By Paul Grad, engineering writer
“There is enough energy in high-altitude winds to power civilization 100-times over,” professor Ken Caldeira says, an atmospheric scientist with the Department of Global Ecology of the Carnegie Institution for Science at Stanford, California.
Power available from the wind, harnessed by means of wind turbines, is proportional to the area swept by the turbine blades, the air’s density and the cube of the wind speed. The power density, i.e. power per unit area, usually expressed in kW/sq m, is proportional to ½ρV3, where ρ is the air density and V is the wind speed. It is therefore very sensitive to the wind speed and wind turbines are installed where wind speeds are highest.
All wind turbines now in use operate close to the ground. However, at high-altitudes, from hundreds of metres to several kilometres, wind speeds are far higher than close to the ground and the winds at high-altitude are, therefore, far more powerful.
In the past few decades, scientists and engineers around the world have developed many technologies to capture the kinetic energy from those high-altitude winds and generate electricity from them. Those technologies include covered tethered balloons, tethered fixed winged craft, tethered kites in simple or cross-wind flight, climbing and descending devices and rotorcraft.
One of the pioneers in the development of some of those technologies, professor Bryan W Roberts, director of Altitude Energy and formerly a professor of mechanical engineering at the University of Sydney and the University of Western Sydney, said: “In Australia and elsewhere, the winds at altitude are about 80-times more powerful and three-times more persistent than the winds available to ground-based wind turbines.”
Two major jet streams, the sub-tropical jet and the polar front jet exist in both hemispheres. These streams are a result of the combined effects of sunlight and the earth’s rotation. These winds are available in northern India, China, Japan, Africa, the Mediterranean and elsewhere. In the US, Caldeira and others have shown average power densities of about 17kW/sq m are available. Average densities can be as high as 20kW/sq m in a 1000km wide band around latitude 30° in both hemispheres.
However, there is, as yet, no commercial exploitation of that energy and no high-altitude wind power technology has, so far, come up with a prototype that has provided a solid record of electricity generation and associated costs.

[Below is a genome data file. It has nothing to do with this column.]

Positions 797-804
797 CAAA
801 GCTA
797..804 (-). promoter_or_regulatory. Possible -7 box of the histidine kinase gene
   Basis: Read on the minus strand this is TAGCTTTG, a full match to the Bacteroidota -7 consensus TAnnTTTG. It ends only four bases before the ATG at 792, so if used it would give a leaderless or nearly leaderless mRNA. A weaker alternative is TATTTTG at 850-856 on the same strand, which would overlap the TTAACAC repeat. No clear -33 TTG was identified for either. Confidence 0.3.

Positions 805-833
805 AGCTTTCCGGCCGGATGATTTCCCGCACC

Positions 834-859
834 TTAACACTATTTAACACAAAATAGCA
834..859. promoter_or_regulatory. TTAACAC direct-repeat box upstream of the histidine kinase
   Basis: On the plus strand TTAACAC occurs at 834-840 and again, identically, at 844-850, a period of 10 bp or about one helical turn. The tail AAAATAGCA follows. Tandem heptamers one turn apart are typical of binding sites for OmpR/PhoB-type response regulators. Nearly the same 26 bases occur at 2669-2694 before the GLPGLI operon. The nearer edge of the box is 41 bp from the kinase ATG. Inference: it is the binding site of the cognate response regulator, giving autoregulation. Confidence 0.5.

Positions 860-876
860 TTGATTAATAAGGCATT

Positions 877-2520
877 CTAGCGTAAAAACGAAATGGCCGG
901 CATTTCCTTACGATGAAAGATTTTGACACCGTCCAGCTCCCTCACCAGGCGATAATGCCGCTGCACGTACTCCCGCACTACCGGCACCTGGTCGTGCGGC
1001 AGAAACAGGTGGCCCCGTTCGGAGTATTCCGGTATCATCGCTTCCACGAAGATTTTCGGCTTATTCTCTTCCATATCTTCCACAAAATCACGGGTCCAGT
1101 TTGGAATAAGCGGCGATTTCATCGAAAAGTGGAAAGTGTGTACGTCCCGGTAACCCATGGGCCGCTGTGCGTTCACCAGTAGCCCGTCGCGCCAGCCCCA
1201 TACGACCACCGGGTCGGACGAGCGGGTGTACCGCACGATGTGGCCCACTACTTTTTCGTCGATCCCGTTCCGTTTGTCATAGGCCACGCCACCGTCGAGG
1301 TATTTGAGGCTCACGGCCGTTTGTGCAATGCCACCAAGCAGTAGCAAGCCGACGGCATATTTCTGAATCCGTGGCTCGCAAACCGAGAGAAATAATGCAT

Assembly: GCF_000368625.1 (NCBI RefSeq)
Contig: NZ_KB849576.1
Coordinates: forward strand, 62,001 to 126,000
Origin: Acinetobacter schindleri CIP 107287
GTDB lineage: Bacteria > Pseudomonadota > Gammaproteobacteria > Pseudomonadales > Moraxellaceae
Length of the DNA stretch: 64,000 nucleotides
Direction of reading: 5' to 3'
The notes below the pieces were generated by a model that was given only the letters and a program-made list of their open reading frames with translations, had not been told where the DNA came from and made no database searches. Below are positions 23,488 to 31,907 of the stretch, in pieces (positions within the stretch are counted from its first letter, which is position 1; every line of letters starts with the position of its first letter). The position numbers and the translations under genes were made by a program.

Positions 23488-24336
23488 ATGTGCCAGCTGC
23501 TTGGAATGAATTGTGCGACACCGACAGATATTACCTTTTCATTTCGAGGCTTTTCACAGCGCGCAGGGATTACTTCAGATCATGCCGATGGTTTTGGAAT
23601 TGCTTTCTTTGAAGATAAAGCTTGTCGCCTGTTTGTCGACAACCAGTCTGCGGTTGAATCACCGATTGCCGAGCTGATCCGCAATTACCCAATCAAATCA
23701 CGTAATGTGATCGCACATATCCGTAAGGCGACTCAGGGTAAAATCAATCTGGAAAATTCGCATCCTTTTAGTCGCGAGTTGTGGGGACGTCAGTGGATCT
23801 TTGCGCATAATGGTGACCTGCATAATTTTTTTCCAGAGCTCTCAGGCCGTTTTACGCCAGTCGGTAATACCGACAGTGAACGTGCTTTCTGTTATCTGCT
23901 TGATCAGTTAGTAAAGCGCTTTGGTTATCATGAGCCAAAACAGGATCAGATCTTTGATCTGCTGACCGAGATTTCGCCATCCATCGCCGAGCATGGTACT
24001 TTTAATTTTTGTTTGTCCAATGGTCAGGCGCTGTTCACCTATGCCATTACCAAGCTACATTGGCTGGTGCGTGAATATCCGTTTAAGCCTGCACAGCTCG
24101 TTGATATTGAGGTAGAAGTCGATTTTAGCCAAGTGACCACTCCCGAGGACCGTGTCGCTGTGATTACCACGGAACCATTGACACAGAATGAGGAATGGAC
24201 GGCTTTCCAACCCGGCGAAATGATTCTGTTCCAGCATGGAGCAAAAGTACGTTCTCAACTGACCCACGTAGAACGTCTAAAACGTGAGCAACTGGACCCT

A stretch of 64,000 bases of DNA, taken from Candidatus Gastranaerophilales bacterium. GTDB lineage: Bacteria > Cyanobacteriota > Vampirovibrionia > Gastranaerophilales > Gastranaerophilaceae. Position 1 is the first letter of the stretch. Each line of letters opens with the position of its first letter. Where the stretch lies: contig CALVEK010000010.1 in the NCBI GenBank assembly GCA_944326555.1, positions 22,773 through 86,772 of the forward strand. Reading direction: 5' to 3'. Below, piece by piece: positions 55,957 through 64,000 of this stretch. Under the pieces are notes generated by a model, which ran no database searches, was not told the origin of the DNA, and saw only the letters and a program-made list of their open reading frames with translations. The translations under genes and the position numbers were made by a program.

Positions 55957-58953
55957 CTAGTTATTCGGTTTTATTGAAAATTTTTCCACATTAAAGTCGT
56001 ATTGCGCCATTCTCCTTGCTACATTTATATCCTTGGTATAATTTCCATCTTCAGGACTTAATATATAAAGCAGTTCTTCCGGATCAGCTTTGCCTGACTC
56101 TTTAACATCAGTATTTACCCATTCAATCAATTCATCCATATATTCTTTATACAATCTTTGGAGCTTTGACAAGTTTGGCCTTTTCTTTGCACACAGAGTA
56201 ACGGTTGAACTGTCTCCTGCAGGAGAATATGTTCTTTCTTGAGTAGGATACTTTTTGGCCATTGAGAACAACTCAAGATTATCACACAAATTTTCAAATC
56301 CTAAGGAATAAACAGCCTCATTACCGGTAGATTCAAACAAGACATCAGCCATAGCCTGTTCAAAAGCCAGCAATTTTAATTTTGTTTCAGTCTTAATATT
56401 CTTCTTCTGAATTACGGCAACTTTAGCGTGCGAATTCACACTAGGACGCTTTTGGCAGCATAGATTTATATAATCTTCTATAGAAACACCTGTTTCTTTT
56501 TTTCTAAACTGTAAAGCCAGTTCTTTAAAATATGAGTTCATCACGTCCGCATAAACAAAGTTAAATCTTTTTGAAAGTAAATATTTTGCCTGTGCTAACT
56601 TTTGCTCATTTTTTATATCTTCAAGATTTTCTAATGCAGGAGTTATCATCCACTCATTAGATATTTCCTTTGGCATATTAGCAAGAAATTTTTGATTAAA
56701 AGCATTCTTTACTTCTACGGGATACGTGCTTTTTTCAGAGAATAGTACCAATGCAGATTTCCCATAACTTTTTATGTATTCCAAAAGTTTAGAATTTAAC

Dr Nykolai Bilaniuk, CEO of LTA Windpower of Ottawa, Canada, said the fact no manufacturer is yet shipping product on a commercial basis makes it difficult to say how close we are to commercialisation. This is partly because almost every manufacturer is proposing a radically different technological approach.
“By contrast, the world of terrestrial wind turbines has long since converged on just one design with only very minor variations: the tower mounted, axial-flow propeller turbine rules the industry completely. Of the many possible wind turbine technologies, many were tried, but only that which is most economically-efficient survives,” he says.
Regarding high-altitude wind energy, the equivalent of the axial-flow propeller turbine has not yet been identified. Two basic approaches have been proposed. Mechanical energy can be transmitted from altitude to the Earth’s surface, where generators produce electricity on the ground. Alternatively, electricity could be generated aloft and transmitted to the ground with a tether.
The PowerShip from LTA Windpower Inc (ltawind.com) is an airship with wings providing additional lift. The wings also provide mounting places for turbines, flight control surfaces and landing gear. There are two generator nacelles, one on each wing. The propellers face the rear and are, therefore, on the wings’ trailing edges.